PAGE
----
Stamping patterns and textures in concrete started in the 1950s and still is considered to be the bread-and-butter of the decorative industry. Starting with cast aluminum stamps, the industry transitioned to plastic stamps in the late 1970s and then added closed-top stamps that imprinted both textures and patterns by 1980. Initially, small texture mats added texturing for closed-top stamping applications in small areas that platform stamps couldn't reach, but it didn't take long to develop large texture mats. Using them, contractors could imprint texture without patterns, providing a new look and, at the same time, making installation easier to perform.

The manufacturing of stamps and texture mats now is considered a mature decorative industry, so there are not big changes regarding the resins used to make them or to their construction.

What makes a good stamp?

The hardness or softness of the resin used to make platform tools is a matter of personal taste. Harder resins make it easier to stamp softer concrete while softer resins perform better on harder concrete. Each contractor has a preference, and tool manufacturers make decisions about what they think most contractors want. But the rigidity of a tool is only one of the criteria for a good stamp.

The Shore Rating is the number used to indicate the hardness of a resin. Shore A, with a hardness range of 65 to 90, is most used by manufacturers. Tyler Irwin, national sales manager for Proline Concrete Tools, Oceanside, Calif., says the Shore hardness they use for their tools is 95, allowing them to make the tools thinner. “Using stamps with this Shore hardness means there can be more difficulty when concrete gets too stiff,” he says. “But our stamps make it possible to start stamping earlier, providing more time for the stamping process.”

Jerry Garceau, vice president of Butterfield Color, Aurora, Ill., says they use resins with a Shore hardness of 80—a middle-of-the-road resin that supports a person's weight while achieving consistent imprints. This is the direction L.M. Scofield Co., Douglasville, Ga., and Increte Systems Inc., Odessa, Fla., have taken as well. Art Pinto, the production manager for Solomon Colors Inc., Springfield, Ill., says they use a softer resin to fill the bottom half of the mold (where the pattern and texture are) and then switch to a harder resin for the top half, getting some of the benefits of both. He adds that Solomon also is working on a green resin, using recycled material to make stamps.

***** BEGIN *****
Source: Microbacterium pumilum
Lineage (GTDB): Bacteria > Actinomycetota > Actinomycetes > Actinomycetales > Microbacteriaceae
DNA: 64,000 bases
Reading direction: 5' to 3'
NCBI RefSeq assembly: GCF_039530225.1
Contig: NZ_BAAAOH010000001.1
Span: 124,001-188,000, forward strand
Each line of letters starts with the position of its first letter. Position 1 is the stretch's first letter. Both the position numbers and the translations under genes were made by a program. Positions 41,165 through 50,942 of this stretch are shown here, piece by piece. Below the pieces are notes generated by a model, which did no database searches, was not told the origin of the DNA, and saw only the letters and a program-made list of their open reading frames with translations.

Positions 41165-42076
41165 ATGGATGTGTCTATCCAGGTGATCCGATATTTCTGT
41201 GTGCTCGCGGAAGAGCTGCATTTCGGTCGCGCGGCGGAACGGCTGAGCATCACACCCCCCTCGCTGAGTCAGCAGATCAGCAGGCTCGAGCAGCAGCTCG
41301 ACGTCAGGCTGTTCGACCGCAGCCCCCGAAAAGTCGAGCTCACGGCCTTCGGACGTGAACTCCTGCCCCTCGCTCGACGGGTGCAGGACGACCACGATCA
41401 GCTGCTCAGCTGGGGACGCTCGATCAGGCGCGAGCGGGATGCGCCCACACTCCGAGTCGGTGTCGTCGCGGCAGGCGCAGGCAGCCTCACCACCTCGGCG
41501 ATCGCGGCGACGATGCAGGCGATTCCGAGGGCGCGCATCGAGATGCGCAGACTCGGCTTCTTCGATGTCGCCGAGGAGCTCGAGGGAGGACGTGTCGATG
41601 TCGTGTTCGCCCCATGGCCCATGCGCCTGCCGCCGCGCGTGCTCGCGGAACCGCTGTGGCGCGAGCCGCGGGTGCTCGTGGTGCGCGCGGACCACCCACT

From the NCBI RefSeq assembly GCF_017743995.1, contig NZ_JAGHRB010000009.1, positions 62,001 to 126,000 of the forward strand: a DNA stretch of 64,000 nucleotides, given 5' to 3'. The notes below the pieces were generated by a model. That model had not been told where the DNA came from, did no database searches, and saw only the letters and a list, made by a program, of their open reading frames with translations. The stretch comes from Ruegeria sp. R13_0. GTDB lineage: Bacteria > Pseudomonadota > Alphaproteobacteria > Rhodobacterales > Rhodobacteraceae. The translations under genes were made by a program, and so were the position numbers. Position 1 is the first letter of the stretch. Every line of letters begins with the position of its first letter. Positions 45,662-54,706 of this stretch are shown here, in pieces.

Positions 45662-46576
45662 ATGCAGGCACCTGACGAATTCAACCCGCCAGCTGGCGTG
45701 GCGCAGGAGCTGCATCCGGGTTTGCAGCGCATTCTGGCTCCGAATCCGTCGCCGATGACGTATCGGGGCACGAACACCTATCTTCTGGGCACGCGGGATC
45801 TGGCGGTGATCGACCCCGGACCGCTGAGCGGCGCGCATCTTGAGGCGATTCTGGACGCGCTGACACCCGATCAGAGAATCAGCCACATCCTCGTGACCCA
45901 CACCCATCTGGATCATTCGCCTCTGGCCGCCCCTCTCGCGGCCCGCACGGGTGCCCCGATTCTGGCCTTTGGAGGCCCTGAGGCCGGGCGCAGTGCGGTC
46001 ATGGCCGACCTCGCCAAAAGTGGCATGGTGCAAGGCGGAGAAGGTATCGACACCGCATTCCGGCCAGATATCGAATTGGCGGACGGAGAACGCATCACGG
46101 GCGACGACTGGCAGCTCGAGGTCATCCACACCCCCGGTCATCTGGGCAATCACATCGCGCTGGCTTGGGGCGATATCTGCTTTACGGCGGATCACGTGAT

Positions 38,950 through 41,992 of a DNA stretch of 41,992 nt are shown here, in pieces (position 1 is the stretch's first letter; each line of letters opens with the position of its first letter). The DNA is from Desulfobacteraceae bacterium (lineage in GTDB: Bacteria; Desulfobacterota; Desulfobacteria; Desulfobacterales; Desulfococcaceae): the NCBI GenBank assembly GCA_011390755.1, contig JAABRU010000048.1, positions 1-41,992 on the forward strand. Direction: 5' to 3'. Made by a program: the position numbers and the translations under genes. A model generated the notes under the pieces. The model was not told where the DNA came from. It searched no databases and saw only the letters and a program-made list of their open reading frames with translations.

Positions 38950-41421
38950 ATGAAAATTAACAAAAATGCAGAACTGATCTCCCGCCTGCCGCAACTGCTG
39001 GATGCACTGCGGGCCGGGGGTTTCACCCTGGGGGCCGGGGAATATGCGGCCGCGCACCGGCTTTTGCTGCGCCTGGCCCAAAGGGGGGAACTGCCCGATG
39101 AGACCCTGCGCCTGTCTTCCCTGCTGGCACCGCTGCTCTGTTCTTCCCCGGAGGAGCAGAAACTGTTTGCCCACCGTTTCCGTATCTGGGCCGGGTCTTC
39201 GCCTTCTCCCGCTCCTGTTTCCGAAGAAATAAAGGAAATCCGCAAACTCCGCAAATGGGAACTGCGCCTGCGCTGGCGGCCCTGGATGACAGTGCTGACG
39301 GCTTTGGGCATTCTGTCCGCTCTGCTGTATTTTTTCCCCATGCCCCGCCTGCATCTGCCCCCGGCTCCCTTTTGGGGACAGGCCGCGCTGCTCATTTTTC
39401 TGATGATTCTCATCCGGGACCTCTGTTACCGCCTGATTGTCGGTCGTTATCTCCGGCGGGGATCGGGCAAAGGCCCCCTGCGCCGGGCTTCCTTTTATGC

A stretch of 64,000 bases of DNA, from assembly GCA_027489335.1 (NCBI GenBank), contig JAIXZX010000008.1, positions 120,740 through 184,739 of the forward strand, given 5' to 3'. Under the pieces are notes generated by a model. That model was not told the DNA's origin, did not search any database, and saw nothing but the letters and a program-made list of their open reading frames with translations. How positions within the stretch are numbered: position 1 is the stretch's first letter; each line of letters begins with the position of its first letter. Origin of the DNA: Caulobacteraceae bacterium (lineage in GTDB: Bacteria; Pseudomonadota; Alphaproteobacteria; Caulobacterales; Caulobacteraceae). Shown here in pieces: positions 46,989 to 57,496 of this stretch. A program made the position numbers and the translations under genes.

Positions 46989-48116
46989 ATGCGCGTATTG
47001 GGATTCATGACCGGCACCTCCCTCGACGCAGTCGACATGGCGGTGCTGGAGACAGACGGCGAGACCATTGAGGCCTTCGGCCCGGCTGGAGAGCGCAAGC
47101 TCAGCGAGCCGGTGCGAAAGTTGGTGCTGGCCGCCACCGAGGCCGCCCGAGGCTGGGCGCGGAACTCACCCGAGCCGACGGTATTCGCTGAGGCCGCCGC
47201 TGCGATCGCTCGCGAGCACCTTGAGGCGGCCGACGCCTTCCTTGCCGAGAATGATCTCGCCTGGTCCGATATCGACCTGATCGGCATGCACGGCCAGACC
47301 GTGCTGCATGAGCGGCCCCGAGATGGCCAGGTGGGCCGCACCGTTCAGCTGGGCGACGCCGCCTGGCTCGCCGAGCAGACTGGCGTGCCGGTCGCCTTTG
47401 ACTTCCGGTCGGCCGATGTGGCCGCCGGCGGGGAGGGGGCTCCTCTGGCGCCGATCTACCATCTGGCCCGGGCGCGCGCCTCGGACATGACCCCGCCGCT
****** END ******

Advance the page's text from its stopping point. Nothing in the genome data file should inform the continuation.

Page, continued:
Scott Thome, director of product services for L.M. Scofield, says a good stamp is dimensionally stable, regardless of ambient temperature changes, which depend on the type of resin used to make the stamp and controlling temperature-humidity in the room where casting takes place. Generally, urethane resins generate a lot of heat and set quickly, making them the most susceptible to dimensional change. Stamps that are dimensionally stable also group tightly together during the stamping process.

It's all about the pattern

First and foremost, the pattern's look is the most important consideration for both clients and contractors. Pinto says they have selected a range of patterns that were cast from old European paving stones because they wanted an authentic look. Garceau adds that lower profile patterns and textures help contractors to achieve more even impressions from the start of a session to the end because less concrete is displaced. Good patterns have tapered pattern lines to facilitate a clean release.

Bernard McGuire, Increte Systems' marketing manager, stresses that good pattern systems mask the repeat of pattern units. Two ways to accomplish this are to not use a distinctive unit in the creation of a mold, and to create several interchangeable stamps with different unit arrangements. Using stone stamps that rotate also introduces randomness.

New and custom patterns

Even during slow economic times, stamp manufacturers produce new patterns and custom stamps for clients. Manufacturers who have been in this business for many years can have as many as 1000 different pattern molds in their inventories.

Last year, Butterfield introduced a circular cobblestone pattern. Increte currently is marketing two new slate patterns and a cobblestone stamp. McGuire also notes that wood-grain patterns are becoming popular again, especially for restaurant and commercial applications. Proline has introduced a tool for stamping circular patterns, which can be used for any radius in the circle. They have also introduced travertine textures, a slate pattern, and a stone stamp.

Butterfield Color's Mayan Cobblestone circular pattern is accomplished with a tool for each radius position.
Butterfield Color Butterfield Color's Mayan Cobblestone circular pattern is accomplished with a tool for each radius position.

Custom stamps for specific job applications make it easy for manufacturers to introduce a new pattern because the client pays the molding fee. But they also can be so specific that no one else would want to use them. Thome says they received a request from a Dubai contractor to produce a pattern that looked like a dried up mud puddle with small crack patterns—a common look in Dubai. To do it, they mixed batches of mud and spread it out on the ground to dry, letting nature take its course, and then molded the result.

Choosing a stamp or texture mat

As a contractor, you probably already have a relationship with a manufacturer that you trust and make pattern choices based on customer needs. However, it's wise to think about the other marks of a quality stamp and how it performs in the field. In the end, you will own it for a long time.